Don Mariano Quispe Flores
Pachamama, mother earth, Santa Madre Tierra, the earth, the planet is obviously in trouble. This should by now be obvious.
The Q’ero of Peru, the descendants of the Incas, live in remote villages that are above 14,000 feet above sea level. They have lived in these areas for hundreds of years. They live above the tree line. They raise llamas, alpacas, vicunas, and other similar animals, and they grow big kernal maiz (“choclo”) and hundreds of species of potatoes. And until recently they kept to themselves. They stayed away from the cities. And the Government. And, of course, they kept their understandings of Shamanism and energy medicine to themselves. They certainly didn’t tell North Americans about it. But then, relatively recently, they noticed the oddest thing, that the glaciers surrounding them were slowly melting. Slowly becoming smaller. Slowly disappearing. And the spiritual teachers in the lineage decided that Q’ero who were healers, who were powerful Shamans, who knew that it was necessary to heal mother earth and her children, would have to go down the mountain and bring out their teachings and carry them across the world.
I spent this past weekend with Q’ero Shaman Don Mariano Quispe Flores at The Abode in New Lebanon, New York, along with some three dozen other shamans. Don Mariano is 72 years old. He does not know how to write. Or to read. He speaks only Quechua (though he does say a very few words in English and Spanish). His village in Peru is about an 8 hour bus ride and then a 4 hour walk uphill from Cuzco. This trip to the United States (he stopped in California and Washington State and Colorado before journeying to the East) was his first trip to the US, though he has been to Europe. He is a very sweet, gentle, and humble man. And a powerful, traditional healer.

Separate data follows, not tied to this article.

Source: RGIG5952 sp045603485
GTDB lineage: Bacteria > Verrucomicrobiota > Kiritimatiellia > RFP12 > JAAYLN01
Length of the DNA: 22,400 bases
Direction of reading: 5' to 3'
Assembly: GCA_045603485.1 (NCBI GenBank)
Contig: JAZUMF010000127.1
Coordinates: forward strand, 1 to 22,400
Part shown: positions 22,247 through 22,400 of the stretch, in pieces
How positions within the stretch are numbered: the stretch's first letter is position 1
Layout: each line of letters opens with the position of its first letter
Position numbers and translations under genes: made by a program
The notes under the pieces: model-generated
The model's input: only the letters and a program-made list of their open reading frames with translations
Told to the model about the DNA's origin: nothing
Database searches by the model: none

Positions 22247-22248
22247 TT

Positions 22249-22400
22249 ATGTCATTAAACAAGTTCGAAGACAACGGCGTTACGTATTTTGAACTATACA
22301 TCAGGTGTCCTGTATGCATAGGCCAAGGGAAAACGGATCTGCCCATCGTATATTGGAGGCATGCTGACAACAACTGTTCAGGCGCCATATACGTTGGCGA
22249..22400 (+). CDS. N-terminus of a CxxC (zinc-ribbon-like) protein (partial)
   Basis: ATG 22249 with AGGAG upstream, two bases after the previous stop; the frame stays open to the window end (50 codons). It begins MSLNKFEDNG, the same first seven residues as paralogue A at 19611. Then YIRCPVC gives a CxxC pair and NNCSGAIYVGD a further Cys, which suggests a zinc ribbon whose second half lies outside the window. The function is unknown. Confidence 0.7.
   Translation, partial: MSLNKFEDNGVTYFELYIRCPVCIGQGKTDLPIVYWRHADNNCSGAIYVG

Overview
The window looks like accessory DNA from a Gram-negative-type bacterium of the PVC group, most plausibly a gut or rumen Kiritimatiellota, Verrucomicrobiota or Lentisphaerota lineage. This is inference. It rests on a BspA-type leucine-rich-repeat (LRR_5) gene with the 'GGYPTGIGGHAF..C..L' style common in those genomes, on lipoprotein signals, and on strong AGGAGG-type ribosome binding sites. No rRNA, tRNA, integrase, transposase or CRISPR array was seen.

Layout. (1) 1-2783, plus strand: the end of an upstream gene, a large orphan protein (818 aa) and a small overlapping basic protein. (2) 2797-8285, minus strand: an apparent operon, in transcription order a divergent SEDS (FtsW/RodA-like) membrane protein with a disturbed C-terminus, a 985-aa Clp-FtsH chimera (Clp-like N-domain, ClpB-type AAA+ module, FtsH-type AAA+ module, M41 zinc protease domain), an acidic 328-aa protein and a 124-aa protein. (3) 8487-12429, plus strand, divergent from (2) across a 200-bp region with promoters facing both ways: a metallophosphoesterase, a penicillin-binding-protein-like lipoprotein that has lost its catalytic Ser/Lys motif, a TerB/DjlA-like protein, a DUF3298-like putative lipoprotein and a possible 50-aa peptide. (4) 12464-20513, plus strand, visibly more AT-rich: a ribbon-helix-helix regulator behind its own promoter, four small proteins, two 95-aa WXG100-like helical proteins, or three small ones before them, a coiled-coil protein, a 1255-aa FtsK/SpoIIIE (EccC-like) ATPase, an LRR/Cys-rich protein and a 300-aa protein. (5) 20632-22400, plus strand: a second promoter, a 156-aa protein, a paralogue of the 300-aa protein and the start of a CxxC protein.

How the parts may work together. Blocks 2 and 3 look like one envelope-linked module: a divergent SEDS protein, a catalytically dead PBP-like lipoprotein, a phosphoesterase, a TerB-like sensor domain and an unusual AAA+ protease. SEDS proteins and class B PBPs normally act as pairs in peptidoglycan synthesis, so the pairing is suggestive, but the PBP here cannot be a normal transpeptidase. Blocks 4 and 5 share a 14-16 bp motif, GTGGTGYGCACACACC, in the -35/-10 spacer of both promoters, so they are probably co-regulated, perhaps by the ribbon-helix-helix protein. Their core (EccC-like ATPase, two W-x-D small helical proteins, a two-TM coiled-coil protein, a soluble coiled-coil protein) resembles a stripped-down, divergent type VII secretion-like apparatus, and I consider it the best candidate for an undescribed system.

Because Don Mariano speaks Quechua, his translator sometimes translated first into Spanish, and then someone else translated into English. This was an incredible gift: I could hear what Don Mariano was saying three times. No, I didn’t understand the first statements in Quechua, but I could feel and hear his tone of voice, and then it was repeated in both Spanish and English, so the content was repeated. I’m not going to try to bring you all of Don Mariano’s teachings.
Instead, I bring you this very short essay to tell you something important that you probably already know only too well, just to remind you.
Pachamama, your Mother Earth, Santa Madre Tierra is in trouble and she needs our help and our caring for her. She needs us to honor her. And protect her.
This might involve traditional practices, like making offerings (“despachos“) and prayers for the healing of the earth. It also might involve ceremonies, calling in the power of the Twelve Sacred Mountains (the Apus), the six directions, prayers, and healing thoughts. These are all important. But also important, perhaps even more important is our continuing awareness of Pachamama and our actions to take care of her as she takes care of us by feeding us, by giving us water, by providing shelter.
So I have a very simple request. Please pause now, look up from your screen, go outdoors if you can, and see, if you can, the unbelievable, abundant world surrounding us, the world on which we walk. Look at Pachamama. And feel, if you can, in your heart gratitude for all Pachamama provides us. This gratitude is incredibly important. It is the beginning point to help the planet.
cross-posted from The Dream Antilles